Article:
Josh Smith Is NOT Worth Boston Celtics Trading Paul Pierce

Ethan Sherwood StraussNBA Lead WriterFebruary 19, 2013

ATLANTA, GA - JANUARY 25:  Rajon Rondo #9 of the Boston Celtics grabs a rebound against Josh Smith #5 of the Atlanta Hawks at Philips Arena on January 25, 2013 in Atlanta, Georgia.  NOTE TO USER: User expressly acknowledges and agrees that, by downloading and or using this photograph, User is consenting to the terms and conditions of the Getty Images License Agreement.  (Photo by Kevin C. Cox/Getty Images)
Kevin C. Cox/Getty Images

Trading for Josh Smith would be worth it to any number of NBA teams. You can debate whether he is or isn't a max-level player, but there are franchises so talent deprived that they might as well cash out Josh Smith. 

Boston, in terms of talent on the roster, just might be one of those teams:

Latest deadline rumble: Boston exploring its Josh Smith options. The prob: Can't do it w/out Pierce. Just can't see Ainge sending PP to ATL

—Marc Stein (@ESPNSteinLine) February 19, 2013

When you look at the Boston roster, such interest in Smith makes sense. Rajon Rondo is the most talented of the younger Celtics, and he just tore his ACL. Not only that, but Rondo did so after a disappointing half season as the guy designated to carry the franchise. 

So Boston's in a tough spot, as a team powered by middle-aged stars like Kevin Garnett and Paul Pierce. Even given that, sentiment should prevail in this instance. 

It would be one thing if Josh Smith was a certain superstar. It would be one thing if he was a perfect roster fit. Smith is neither, which is why lifetime Celtic Paul Pierce shouldn't be dealt in exchange for Smoove's services.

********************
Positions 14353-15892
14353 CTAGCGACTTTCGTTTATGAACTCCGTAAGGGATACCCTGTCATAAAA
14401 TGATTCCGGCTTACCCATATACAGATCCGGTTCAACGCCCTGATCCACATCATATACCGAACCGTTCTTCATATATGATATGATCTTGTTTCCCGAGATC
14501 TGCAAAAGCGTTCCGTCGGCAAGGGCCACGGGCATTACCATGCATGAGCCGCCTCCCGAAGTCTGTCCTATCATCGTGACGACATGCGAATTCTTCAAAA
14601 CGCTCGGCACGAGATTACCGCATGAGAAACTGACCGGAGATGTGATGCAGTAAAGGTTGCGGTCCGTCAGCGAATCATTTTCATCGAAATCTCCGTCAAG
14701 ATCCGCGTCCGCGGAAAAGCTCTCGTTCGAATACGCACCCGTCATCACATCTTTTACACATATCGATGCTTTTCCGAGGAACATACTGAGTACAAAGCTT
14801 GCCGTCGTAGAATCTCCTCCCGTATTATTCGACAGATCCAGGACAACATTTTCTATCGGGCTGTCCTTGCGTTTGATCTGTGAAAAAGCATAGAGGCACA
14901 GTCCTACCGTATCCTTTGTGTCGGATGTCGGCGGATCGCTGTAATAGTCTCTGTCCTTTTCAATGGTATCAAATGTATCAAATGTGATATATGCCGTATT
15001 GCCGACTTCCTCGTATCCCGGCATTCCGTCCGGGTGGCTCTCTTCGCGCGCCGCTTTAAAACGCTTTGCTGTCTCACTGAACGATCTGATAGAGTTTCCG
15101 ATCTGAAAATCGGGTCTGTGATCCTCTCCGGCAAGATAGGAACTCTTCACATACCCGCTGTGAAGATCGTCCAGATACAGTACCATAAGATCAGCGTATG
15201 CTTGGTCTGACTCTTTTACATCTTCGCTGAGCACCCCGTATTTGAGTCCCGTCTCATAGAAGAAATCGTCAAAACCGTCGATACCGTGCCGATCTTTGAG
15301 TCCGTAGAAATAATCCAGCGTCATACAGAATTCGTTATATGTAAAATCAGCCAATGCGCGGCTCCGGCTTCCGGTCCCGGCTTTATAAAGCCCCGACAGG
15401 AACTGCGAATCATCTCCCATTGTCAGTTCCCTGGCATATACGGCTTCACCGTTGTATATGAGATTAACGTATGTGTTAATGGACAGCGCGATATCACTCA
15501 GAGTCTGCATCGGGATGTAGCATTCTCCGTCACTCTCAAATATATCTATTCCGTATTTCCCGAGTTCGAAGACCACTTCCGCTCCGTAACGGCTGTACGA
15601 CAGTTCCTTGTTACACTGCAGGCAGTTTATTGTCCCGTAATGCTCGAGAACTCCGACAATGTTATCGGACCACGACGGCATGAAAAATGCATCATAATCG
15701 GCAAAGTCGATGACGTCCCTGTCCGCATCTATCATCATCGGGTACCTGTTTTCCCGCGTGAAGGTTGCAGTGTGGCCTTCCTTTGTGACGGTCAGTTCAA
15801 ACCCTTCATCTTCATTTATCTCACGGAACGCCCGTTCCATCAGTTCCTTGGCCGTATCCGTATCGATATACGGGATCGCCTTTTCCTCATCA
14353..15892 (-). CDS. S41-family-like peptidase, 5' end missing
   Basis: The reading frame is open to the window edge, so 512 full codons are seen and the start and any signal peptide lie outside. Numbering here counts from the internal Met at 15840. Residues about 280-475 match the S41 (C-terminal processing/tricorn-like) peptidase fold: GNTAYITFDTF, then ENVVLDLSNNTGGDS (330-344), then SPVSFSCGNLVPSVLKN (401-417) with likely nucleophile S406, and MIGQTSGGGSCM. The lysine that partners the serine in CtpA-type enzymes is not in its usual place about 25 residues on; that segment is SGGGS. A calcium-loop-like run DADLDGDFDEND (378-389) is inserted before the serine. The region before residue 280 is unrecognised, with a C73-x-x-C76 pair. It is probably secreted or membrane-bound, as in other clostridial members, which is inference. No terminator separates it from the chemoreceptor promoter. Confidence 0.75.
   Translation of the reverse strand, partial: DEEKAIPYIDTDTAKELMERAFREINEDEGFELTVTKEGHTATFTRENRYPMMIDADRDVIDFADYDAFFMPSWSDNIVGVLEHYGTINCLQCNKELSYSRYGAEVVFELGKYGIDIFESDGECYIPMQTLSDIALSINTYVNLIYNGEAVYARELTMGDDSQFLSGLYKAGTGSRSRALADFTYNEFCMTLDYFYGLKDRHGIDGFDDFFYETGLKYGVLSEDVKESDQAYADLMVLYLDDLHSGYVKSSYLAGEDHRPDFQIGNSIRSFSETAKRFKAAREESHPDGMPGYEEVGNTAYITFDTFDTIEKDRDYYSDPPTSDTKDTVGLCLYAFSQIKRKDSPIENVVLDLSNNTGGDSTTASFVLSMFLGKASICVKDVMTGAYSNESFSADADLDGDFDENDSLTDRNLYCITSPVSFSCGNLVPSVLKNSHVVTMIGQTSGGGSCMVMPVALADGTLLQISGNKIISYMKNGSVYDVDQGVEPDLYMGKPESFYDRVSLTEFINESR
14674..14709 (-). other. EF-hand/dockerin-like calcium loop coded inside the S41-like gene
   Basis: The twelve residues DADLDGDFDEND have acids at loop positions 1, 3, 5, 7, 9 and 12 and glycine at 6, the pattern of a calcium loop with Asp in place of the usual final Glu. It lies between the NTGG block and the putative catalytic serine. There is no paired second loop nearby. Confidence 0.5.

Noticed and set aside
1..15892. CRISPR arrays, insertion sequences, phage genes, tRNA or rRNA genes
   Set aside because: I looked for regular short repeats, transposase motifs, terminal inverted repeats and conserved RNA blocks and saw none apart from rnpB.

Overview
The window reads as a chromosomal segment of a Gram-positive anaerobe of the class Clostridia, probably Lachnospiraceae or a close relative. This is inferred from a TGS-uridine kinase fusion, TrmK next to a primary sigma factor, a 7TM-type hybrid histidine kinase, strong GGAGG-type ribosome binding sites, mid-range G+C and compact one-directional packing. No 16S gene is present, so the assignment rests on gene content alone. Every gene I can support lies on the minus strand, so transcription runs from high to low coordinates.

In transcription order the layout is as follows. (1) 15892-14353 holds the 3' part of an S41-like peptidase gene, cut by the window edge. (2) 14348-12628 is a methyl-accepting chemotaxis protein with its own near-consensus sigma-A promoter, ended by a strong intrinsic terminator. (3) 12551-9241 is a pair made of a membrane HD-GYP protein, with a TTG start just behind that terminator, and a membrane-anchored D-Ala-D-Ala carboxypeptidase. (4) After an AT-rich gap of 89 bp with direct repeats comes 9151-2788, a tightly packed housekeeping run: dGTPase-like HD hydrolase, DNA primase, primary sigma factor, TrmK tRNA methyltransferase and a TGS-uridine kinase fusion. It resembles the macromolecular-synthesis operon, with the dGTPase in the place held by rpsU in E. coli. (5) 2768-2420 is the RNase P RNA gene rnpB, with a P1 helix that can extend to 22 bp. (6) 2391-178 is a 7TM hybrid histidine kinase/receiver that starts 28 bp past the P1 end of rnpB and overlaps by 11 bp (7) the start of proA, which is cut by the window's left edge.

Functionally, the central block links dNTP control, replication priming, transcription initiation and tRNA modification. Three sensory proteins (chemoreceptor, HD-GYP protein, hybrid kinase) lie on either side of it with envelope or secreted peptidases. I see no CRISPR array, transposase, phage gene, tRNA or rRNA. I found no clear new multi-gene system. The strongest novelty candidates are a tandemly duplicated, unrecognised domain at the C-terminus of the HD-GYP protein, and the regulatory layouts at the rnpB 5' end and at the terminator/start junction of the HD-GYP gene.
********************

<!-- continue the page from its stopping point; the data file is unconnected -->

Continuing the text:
Let's take a look at Boston's limitations and how they mesh with Smith's limitations. The Celtics are unusual in that point guard Rajon Rondo is nearly a non-shooter. Almost every team has a point guard who can hit open threes. Boston's an exception, and it places certain demands on what they can or cannot do.

The Celtics have a mediocre offense in part because Rondo has yet to develop a reliable jump shot, but they can be competent thanks to spacing from other players. Kevin Garnett is one of the best shooting bigs in the game, and Paul Pierce has deep range.

Josh Smith, though he's on a current hot streak from three-point range, is also a poor shooter. If the plan is to eventually team up Rajon Rondo and Josh Smith, you're already starting from a position where opposing defenses can sag off two of your premier players. That's a problem. 

If the plan is to let Josh Smith walk after this year's playoff run, thus avoiding the Rondo-Smith combo issue, then that's not quite right either. Paul Pierce has been a Celtic his entire NBA career, and he's still good at age 35. Is trading Pierce for a half season of Josh Smith really worth it?

The answer is "no," despite Smith's tantalizing talents. He can perhaps help another team with his odd brew of shot-blocking, passing and dribbling. That team just can't be Boston, if they have to give up Paul Pierce. 

Though it's understood that a general manager shouldn't be overly sentimental, there are limits to that rule. When a player has given as much as Paul Pierce has, for as long as Paul Pierce has, it's unwise to ship him out via a risky move.